For my next gift I chose to buy her Vera Bradley flip flops for $22. The designer flip flops are very sexy because of the style, color and flowery design. Again illustrating our perception of beauty and femininity. The sandals were relatively inexpensive and not really worth more than $5 at Walmart, but the label and design make them desirable. These clearly were an item that would only be found in a middle class or upper middle class environment. What I found interesting about this website is the fact that there is no tab that refers to women, but there is a tab for men. The website is very upscale and is intended to create very attractive and desirable images. The themes are very feminine and upscale.
From Seventeen magazine I learned about Miley Cyrus. She is portrayed by the magazine as hot and sexy. Miley’s image appears to be the teenage ideal that is created by the media. She is successful, her dress is somewhat sexy and she has a good figure. She also appears to be wholesome and slightly innocent. My little sister Jennifer is likely to be crazy about her. A Miley Cyrus designer T-shirt will be a gift that she will love. The gift cost $25. It is another gift that fits the middle class image. The image is most of the cost. A similar no name T-shirt should cost about $10. Wearing this T-shirt will make her feel a connection to Miley Cyrus and what she stands for.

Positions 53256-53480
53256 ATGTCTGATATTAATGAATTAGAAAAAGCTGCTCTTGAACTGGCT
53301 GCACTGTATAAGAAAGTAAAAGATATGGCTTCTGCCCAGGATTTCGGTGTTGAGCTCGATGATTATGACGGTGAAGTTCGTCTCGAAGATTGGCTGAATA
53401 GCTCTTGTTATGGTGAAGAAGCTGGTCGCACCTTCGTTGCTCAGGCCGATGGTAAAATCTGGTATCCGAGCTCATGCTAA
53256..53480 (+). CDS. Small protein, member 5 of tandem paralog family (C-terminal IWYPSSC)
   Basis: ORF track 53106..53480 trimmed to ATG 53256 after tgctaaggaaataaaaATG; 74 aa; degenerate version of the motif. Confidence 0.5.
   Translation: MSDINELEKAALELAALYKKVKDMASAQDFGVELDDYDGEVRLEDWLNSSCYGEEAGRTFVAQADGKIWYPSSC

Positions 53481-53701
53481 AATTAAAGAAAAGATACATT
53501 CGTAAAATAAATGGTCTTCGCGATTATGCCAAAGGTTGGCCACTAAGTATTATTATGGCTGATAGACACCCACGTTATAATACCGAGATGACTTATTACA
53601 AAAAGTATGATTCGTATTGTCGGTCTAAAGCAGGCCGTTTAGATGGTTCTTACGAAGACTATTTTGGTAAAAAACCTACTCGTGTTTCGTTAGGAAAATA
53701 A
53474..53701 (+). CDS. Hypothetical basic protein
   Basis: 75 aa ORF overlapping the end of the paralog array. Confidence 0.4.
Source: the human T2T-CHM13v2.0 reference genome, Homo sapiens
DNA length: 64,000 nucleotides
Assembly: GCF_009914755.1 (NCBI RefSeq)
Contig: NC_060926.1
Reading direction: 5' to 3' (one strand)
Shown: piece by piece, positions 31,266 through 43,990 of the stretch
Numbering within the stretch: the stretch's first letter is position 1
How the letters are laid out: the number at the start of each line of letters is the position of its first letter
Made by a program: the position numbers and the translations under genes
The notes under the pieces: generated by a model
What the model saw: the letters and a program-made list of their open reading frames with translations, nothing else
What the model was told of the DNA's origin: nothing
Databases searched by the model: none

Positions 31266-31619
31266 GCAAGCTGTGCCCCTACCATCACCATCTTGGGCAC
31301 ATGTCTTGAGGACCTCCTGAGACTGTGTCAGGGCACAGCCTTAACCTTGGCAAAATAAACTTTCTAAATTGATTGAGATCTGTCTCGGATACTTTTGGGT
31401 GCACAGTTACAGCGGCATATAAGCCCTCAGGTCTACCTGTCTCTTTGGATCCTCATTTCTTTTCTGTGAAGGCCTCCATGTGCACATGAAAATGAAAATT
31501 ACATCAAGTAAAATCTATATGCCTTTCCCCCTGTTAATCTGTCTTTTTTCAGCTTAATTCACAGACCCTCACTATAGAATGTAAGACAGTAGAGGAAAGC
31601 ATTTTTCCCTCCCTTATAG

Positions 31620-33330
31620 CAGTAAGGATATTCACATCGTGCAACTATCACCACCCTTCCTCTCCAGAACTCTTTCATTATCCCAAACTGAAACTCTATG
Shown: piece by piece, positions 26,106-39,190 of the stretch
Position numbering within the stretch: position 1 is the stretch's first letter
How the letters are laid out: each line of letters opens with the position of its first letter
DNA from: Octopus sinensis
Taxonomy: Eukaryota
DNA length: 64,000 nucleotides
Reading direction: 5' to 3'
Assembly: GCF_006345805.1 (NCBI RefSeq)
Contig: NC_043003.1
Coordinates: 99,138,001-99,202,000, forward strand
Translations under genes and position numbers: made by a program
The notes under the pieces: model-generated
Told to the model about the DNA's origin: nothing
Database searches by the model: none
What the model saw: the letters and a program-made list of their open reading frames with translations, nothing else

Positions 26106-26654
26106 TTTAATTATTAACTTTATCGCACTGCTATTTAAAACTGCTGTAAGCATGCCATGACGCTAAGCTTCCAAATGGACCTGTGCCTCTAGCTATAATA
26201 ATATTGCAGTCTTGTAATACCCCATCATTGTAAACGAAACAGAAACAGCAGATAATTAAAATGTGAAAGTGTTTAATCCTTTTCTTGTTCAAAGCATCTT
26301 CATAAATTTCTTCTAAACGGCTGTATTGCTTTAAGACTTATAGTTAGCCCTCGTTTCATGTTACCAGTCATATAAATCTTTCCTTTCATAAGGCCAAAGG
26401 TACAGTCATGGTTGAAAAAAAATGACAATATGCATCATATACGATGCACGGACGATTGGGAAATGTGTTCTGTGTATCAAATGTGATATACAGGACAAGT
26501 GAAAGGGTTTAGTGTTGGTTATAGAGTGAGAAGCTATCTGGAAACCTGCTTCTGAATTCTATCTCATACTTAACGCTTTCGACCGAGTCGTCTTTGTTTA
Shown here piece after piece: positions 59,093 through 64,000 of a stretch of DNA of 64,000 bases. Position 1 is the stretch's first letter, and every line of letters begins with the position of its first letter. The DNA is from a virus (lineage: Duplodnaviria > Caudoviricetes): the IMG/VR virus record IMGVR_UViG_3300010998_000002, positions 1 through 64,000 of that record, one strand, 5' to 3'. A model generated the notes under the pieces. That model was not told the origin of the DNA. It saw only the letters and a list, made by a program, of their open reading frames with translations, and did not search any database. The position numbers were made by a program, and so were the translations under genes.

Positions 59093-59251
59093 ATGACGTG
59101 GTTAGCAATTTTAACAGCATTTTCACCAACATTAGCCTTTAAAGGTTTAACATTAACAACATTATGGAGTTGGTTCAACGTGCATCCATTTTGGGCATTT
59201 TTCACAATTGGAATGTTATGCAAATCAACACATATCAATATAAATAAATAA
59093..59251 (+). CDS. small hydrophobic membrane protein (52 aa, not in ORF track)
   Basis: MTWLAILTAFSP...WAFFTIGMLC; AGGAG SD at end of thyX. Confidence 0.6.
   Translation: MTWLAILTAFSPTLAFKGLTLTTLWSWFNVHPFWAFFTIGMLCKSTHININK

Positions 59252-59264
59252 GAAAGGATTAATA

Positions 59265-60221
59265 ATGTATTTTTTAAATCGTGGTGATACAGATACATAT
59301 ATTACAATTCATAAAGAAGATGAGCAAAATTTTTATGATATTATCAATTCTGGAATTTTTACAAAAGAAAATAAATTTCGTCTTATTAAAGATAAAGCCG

My final gift is a lacrosse stick for Jennifer. The cost is $59.99. A female lacrosse stick is different from a men’s lacrosse stick. While lacrosse was originally a game played by men; it is now gender neutral. The women’s game is not as violent as the men’s. Messner stated in his article, “Sex-segregated activities such as organized sports as structured by adults, provide the context in which gendered identities and separate “gendered cultures” develop and come to appear natural” (128).
Lacrosse is also a middle class game. It is fairly expensive and requires a team that can also afford to buy the stick, pads and shoes. The dress is not really sexy. The image is one of wholesomeness and health. The sport promotes teamwork and positive values for women. A lacrosse stick is useful and is the only gift that does not conform to the media’s ideal for young women.
These gifts represent the way a heterosexual seventeen year old girl can meet the expectations set by society for a desirable middle class young woman who is feminine and trying to attract male interest. Jennifer will appreciate these gifts. She is a typical middle class girl who is influenced by her environment. She is materialistic and very focused on herself and how she is perceived by those around her.
Messner, Michael. "Boyhood, Organized Sports, and the Construction of Masculinities." Journal of Contemporary Ethnography (1990): 120-137.
Newman, David M. Identities and Equalities: Exploring the Intersections of Race, Class, Gender, and Sexuality.